Dr. Paul Cheney (who, along with Dr. Daniel Peterson, reported an outbreak of ME/CFS in Incline Village, NV, to the CDC in 1984)
Edward Norton
Ralph Fiennes 

Dr. Daniel Peterson (co-founder of the Whittemore Peterson Institute and co-author of the Science paper linking XMRV to ME/CFS)
Colin Firth
Peter Krause
Campbell Scott
Peter Sarsgaard
Josh Brolin

Dr. David Bell (ME/CFS physician who reported an ME/CFS outbreak in Lyndonville, NY, to the CDC in 1985)
Philip Seymour Hoffman
Richard Dreyfuss

Dr. Stephen Straus (head of CFS research at the NIH until his death) 

Dr. William Reeves (chief of CFS research at the CDC for 20 years)
Jeremy Irons
Stanley Tucci

Hillary Johnson (author of Osler's Web)

Marc Iverson (founder of the CFIDS Association)
Matt Ross

Kim Kenney McCleary (CEO of the CFIDS Association)

Dr. Anthony Fauci (director of the National Institute of Allergy and Infectious Disease) 

Dr. Nancy Klimas (HIV and ME/CFS physician)
Dr. Anthony Komaroff (Harvard ME/CFS physician and co-author of the FDA/NIH/Harvard MLV paper)

Congressman Jerrold Nadler (who spearheaded the 1996 congressional investigation into the CDC misappropriation of CFS-allocated funds)
James Gandolfini

Dr. Simon Wessely (a well-known British psychiatrist who has long held that ME/CFS is a psychiatric illness)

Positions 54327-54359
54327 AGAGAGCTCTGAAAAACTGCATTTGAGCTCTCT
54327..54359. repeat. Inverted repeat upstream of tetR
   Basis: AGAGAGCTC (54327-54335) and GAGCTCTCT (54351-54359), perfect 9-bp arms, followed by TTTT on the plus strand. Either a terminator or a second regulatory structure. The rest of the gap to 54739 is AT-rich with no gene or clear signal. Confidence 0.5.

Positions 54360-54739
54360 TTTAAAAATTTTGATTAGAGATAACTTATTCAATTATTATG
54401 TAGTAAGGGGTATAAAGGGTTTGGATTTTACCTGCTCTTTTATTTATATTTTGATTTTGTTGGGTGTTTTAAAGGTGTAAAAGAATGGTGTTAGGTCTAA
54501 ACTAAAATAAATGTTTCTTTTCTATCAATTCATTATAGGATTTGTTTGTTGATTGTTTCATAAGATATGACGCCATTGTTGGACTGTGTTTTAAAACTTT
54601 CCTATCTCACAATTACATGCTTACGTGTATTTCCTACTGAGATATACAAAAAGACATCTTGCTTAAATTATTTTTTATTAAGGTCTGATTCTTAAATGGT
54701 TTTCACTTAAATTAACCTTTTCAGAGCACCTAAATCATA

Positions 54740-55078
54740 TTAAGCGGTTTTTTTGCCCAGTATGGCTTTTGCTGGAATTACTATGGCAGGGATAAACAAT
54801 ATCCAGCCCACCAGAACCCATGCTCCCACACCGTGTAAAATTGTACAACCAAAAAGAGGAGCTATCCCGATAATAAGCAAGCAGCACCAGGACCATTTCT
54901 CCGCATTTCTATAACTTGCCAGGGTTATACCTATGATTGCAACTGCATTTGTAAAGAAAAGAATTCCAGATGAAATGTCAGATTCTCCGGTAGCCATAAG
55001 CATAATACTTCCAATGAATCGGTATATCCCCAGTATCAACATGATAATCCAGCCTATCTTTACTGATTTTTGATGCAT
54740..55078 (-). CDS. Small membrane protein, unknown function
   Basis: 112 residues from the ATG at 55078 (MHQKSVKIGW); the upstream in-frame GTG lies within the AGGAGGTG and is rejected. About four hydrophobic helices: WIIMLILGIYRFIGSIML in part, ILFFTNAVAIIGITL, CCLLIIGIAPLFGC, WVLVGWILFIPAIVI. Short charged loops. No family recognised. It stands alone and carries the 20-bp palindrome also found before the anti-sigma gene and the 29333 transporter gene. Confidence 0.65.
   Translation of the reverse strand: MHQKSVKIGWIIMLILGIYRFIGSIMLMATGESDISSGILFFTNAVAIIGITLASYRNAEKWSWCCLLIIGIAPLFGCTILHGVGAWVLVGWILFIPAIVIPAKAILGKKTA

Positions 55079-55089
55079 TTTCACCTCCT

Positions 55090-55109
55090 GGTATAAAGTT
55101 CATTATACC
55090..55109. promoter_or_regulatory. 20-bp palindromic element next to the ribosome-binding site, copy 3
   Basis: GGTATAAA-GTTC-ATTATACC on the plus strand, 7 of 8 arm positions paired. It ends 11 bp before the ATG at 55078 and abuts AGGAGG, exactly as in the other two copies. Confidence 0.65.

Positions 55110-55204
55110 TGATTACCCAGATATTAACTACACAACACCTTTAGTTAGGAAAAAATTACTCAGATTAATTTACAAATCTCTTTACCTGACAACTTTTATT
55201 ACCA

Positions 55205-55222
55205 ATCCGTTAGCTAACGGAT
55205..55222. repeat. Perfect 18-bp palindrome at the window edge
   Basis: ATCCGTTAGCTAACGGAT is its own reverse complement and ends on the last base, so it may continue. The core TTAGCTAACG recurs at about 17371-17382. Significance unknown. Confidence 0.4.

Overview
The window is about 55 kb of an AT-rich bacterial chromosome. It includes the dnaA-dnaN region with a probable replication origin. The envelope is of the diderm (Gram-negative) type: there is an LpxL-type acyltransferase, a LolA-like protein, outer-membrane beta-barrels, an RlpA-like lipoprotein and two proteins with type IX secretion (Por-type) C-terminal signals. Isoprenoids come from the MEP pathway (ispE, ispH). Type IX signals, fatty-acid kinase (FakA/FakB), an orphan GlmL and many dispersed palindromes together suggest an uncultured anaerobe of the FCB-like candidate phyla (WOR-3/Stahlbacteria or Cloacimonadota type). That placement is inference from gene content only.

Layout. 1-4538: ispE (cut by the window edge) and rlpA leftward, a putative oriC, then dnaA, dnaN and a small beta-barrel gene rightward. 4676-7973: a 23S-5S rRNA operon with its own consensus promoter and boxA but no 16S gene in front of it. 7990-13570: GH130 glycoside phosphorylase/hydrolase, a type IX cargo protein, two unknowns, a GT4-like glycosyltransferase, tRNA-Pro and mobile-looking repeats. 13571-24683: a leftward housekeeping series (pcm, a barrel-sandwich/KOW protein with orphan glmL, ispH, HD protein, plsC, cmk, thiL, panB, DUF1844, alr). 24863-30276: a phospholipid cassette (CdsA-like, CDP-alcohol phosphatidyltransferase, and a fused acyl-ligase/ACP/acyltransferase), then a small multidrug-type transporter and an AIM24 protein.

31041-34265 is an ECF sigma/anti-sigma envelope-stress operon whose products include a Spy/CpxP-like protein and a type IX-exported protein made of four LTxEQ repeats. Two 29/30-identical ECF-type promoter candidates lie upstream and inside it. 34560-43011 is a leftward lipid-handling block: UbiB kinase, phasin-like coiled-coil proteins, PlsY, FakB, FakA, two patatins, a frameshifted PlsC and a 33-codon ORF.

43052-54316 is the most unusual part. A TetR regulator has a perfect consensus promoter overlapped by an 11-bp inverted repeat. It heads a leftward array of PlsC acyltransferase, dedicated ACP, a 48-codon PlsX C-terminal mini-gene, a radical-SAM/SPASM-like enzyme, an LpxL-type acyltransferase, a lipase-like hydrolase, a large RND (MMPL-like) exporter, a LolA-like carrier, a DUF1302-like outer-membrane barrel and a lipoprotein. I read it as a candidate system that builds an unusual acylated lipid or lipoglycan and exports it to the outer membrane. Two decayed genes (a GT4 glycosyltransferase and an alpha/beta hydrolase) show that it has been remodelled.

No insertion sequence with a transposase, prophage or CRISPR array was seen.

Ben Kingsley

Dr. William Carter (inventor of the experimental HIV and ME/CFS drug, Ampligen)

Nancy Kaiser (Patient 00, the first person to take Ampligen for ME/CFS)
Judith Ivey

Dr. Kenny de Meirleir (Belgium ME/CFS scientist)

Dr. Lucinda Bateman (ME/CFS physician)
Allison Janney 

Dr. Myra McClure (retrovirologist on the first British XMRV study)
Tilda Swinton

Andrea Whittemore (ME/CFS patient and daughter of Annette Whittemore)
Amanda Seyfried
Keri Russell
Michelle Williams
Evan Rachel Wood
Sarah Polley
Deborah Ann Woll
Dakota Fanning
(the early years)
Sofia Vassilieva (the early years)

Annette Whittemore (co-founder of the Whittemore Peterson Institute and mother of Andrea Whittemore)
Vera Farmiga
Susan Sarandon

Dr. Judy Mikovits (retrovirologist and principal investigator of the first XMRV study in ME/CFS patients)
Frances McDormand

Dr. Leonard Jason (ME/CFS researcher)

Dr. Wanda Jones (deputy assistant secretary for Women's Health in HHS) 
Angela Lansbury (15 years ago)
Betty White (15 years ago)

William Switzer (principal investigator of the CDC XMRV study)
Dr. Eric Klein (Cleveland Clinic urological surgeon and coauthor of the first XMRV study linking XMRV to prostate cancer)
Tom Wilkinson  

Dr. Robert Silverman (Cleveland Clinic researcher and coauthor of the first paper linking XMRV to prostate cancer)

Dr. Ila Singh (XMRV researcher)

Dr. Randy Schekman (editor-in-chief, Proceedings of the National Academy of Sciences)
Ron Rifkin

Dr. Harvey Alter (NIH scientist and coauthor of the FDA/NIH/Harvard MLV study)

Dr. Shyh-Ching Lo (FDA scientist and coauthor of the FDA/NIH/Harvard MLV study)